Man arrested in connection with Bollinger Co. schools lockdown - KFVS12 News & Weather Cape Girardeau, Carbondale, Poplar Bluff

Man arrested in connection with Bollinger Co. schools lockdown

BOLLINGER COUNTY, MO (KFVS) -

A man has been arrested in connection with school lockdowns in Bollinger County, Mo. on Friday, December 18.

Freddie Everett Johnson, 46, of Marble Hill, was charged with making a terroristic threat. His bond was set at $100,000 cash only.

The Bollinger County Sheriff's Office reports they received a phone call from the Bollinger County Library at around 1 p.m. on Thursday in regards to a school threat.

According to the probable cause statement, a man who identified himself as Frank Shank called stating he wanted to issue a warning about his nephew's plans to shoot up a school that evening. 

Sheriff Shell said no other information was given by the caller.

The probable cause statement shows when police arrived to the Library they made contact with Shanks and attempted to trace the original caller.

At that time, police also contacted all the schools in the area to advise them of the threat and were on a lockdown for an "outside threat."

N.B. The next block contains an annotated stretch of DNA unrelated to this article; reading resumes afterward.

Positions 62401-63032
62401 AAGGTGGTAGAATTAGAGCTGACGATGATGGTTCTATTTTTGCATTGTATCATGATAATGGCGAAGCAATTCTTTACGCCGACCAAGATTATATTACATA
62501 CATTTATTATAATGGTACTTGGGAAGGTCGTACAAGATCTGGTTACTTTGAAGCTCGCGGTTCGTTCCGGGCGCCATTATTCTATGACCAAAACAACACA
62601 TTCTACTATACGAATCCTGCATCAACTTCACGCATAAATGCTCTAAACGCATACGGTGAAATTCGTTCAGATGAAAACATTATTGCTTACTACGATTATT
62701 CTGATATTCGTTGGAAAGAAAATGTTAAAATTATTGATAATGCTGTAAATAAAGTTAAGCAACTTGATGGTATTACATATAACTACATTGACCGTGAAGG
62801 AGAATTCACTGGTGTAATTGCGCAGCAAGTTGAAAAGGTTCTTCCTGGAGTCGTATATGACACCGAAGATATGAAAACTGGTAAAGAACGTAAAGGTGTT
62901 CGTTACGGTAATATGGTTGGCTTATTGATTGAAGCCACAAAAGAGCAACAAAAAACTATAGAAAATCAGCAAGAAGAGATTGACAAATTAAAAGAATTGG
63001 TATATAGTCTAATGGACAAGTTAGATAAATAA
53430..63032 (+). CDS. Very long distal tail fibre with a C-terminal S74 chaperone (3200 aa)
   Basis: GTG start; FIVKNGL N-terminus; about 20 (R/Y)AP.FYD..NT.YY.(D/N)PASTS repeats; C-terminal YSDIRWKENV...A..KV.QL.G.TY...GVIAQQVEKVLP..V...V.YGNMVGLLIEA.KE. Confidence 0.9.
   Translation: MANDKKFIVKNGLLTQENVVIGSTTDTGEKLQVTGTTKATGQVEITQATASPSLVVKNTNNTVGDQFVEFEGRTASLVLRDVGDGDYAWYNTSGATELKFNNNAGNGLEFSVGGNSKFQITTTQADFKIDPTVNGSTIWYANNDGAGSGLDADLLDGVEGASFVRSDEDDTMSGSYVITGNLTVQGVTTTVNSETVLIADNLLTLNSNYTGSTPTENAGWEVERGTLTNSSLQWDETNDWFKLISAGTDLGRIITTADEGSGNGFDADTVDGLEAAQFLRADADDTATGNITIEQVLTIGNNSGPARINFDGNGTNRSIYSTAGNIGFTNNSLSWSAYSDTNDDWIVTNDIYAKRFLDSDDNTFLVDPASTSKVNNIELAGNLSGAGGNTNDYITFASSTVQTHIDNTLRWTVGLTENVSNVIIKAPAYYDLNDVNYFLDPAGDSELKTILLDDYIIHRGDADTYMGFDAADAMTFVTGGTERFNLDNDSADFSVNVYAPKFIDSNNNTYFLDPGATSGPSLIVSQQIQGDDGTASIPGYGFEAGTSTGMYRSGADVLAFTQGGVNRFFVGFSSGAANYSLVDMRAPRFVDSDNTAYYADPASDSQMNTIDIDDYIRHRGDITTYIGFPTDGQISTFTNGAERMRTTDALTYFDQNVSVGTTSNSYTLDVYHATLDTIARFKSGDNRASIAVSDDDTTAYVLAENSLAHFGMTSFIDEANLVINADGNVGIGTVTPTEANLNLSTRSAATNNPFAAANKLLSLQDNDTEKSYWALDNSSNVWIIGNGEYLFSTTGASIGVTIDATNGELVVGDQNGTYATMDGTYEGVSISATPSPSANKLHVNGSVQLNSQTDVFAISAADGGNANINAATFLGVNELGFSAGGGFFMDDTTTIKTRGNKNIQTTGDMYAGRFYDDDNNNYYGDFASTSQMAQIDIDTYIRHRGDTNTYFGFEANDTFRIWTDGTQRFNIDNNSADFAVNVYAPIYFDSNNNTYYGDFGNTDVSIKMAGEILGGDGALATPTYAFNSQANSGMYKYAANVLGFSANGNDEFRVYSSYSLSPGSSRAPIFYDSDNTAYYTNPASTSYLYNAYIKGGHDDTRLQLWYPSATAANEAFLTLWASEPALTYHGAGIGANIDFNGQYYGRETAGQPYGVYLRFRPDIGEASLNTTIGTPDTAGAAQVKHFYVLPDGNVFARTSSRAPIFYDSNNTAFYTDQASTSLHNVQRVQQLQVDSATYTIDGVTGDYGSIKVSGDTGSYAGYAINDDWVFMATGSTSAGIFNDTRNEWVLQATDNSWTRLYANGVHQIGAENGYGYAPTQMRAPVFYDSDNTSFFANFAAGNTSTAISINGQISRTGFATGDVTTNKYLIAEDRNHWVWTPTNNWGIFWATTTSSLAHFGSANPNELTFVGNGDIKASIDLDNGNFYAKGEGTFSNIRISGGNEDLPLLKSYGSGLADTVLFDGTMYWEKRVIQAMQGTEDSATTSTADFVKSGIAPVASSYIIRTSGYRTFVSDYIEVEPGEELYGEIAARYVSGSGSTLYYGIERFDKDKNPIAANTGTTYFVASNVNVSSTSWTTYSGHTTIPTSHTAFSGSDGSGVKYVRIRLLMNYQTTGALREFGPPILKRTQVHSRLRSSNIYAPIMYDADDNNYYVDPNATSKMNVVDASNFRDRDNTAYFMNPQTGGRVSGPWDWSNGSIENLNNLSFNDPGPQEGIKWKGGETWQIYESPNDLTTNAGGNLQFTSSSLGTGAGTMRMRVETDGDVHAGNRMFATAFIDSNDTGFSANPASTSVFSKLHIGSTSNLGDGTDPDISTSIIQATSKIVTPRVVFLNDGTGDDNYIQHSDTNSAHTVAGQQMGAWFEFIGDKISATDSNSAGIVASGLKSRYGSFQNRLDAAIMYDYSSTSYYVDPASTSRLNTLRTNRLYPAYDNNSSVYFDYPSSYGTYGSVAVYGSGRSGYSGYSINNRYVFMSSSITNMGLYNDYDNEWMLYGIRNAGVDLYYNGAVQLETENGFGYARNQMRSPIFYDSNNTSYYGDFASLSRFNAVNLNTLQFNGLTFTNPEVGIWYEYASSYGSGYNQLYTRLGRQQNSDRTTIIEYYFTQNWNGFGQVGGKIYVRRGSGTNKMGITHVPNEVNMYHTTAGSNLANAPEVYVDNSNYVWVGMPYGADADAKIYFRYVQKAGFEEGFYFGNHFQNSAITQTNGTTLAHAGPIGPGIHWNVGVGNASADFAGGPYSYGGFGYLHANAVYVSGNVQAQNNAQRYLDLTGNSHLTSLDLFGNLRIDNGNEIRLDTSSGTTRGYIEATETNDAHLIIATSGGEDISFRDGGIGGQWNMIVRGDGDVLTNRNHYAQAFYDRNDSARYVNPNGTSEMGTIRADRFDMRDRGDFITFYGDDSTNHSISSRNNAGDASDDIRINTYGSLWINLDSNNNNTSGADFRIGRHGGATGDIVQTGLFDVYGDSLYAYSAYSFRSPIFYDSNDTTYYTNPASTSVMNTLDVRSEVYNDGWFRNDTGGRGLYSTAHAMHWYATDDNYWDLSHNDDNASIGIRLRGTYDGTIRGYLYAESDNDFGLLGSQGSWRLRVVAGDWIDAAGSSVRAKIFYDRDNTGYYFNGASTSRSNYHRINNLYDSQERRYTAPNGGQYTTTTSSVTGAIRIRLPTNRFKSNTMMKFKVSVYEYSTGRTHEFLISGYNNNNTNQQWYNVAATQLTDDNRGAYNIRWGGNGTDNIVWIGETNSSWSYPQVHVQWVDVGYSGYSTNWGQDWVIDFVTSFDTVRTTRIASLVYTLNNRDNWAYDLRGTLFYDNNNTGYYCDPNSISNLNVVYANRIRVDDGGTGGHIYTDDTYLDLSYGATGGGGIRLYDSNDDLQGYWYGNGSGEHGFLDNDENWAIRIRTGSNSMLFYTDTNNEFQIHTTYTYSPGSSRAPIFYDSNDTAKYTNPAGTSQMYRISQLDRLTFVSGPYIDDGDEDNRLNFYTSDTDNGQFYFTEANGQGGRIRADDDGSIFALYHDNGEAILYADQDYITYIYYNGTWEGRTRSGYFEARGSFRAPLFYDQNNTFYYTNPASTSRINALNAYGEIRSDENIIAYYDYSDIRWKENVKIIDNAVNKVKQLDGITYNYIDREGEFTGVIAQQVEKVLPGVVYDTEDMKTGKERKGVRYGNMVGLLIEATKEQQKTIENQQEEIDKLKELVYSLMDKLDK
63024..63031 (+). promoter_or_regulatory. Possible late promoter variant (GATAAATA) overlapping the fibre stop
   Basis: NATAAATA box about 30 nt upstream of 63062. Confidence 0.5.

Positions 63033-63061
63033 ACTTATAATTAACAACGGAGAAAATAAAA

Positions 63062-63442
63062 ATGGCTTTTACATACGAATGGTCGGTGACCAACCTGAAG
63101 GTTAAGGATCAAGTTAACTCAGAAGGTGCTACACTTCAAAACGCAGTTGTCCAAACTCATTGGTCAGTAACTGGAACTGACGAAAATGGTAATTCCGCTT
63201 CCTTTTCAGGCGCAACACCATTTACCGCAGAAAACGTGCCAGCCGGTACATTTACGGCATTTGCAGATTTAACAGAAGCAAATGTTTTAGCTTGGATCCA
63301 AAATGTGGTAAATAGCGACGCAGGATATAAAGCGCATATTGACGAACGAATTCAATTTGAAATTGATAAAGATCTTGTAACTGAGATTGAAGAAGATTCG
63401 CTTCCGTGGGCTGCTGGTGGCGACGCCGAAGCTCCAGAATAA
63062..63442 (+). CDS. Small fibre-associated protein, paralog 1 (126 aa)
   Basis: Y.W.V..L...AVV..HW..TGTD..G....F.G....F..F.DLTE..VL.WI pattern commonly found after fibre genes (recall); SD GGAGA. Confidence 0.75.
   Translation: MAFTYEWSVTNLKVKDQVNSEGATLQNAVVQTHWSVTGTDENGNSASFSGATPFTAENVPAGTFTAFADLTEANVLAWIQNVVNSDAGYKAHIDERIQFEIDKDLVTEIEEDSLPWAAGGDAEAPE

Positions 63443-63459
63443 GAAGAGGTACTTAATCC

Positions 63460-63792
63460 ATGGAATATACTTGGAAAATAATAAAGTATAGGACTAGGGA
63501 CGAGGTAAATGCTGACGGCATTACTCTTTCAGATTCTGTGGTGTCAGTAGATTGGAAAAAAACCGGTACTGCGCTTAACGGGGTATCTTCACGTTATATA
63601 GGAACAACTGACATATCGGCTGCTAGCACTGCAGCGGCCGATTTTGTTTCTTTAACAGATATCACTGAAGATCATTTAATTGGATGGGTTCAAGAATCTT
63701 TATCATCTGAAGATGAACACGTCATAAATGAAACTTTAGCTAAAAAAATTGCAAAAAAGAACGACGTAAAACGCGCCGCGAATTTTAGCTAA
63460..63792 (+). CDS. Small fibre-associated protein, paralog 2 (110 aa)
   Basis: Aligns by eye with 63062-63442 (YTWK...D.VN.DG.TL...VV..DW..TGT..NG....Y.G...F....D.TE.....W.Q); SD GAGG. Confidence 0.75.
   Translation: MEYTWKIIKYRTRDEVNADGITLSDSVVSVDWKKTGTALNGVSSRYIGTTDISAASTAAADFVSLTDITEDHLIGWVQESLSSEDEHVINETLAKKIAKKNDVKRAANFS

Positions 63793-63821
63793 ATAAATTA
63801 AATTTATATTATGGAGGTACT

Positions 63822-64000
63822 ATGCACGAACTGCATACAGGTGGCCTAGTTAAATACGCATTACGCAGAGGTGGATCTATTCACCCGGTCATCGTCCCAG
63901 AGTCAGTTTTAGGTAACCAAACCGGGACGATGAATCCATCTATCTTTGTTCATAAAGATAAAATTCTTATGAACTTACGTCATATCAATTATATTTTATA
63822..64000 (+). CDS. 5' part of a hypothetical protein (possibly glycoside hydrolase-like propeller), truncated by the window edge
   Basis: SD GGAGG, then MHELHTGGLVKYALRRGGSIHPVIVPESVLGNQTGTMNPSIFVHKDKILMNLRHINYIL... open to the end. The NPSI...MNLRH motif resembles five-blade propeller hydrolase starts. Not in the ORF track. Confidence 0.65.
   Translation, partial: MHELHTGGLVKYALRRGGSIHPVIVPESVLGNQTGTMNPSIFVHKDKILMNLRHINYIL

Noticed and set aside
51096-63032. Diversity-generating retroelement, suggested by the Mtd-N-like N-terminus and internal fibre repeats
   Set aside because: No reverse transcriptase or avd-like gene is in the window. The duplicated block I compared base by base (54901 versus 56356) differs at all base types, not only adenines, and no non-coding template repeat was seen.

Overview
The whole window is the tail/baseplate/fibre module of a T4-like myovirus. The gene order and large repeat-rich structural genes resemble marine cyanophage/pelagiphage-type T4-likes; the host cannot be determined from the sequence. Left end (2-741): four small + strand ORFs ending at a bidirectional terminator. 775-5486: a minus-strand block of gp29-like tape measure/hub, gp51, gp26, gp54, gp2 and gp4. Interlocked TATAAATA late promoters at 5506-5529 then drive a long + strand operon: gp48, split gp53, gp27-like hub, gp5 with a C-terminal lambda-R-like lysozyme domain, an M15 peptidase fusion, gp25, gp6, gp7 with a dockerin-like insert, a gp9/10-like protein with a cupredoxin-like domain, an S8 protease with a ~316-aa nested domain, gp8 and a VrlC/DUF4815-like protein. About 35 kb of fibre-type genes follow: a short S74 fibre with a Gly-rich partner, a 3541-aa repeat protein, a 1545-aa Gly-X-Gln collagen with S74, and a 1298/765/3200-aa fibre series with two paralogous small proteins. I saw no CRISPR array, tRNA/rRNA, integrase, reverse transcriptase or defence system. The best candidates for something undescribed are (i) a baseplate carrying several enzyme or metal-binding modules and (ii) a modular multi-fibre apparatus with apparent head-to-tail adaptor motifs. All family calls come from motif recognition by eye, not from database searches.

The caller was later identified as Freddie Everett Johnson, who told police that he contacted the library but was only asking about a book that a man wrote about a school shooting committed by his nephew.

Sheriff Shell said the threat was considered to be a hoax.

Johnson was arrested on Friday at an area hospital.

The arrest came after Johnson refused to go to the sheriff's office to speak about the incident. 

According to the probable cause statement, sheriff's deputies were not dispatched to Johnson's home because of his known access to multiple weapons, including high capacity magazines and several firearms.

Woodland R-IV District Superintendent Dan Schlief said teachers and students conduct several lockdown drills each year. This was the first time Woodland has had to use a lockdown in a real life scenario.

"It's a sad state of affairs that we have to do these things especially this one being for real but the good part was all of our training really paid off," Schlief said. "Things went very well."

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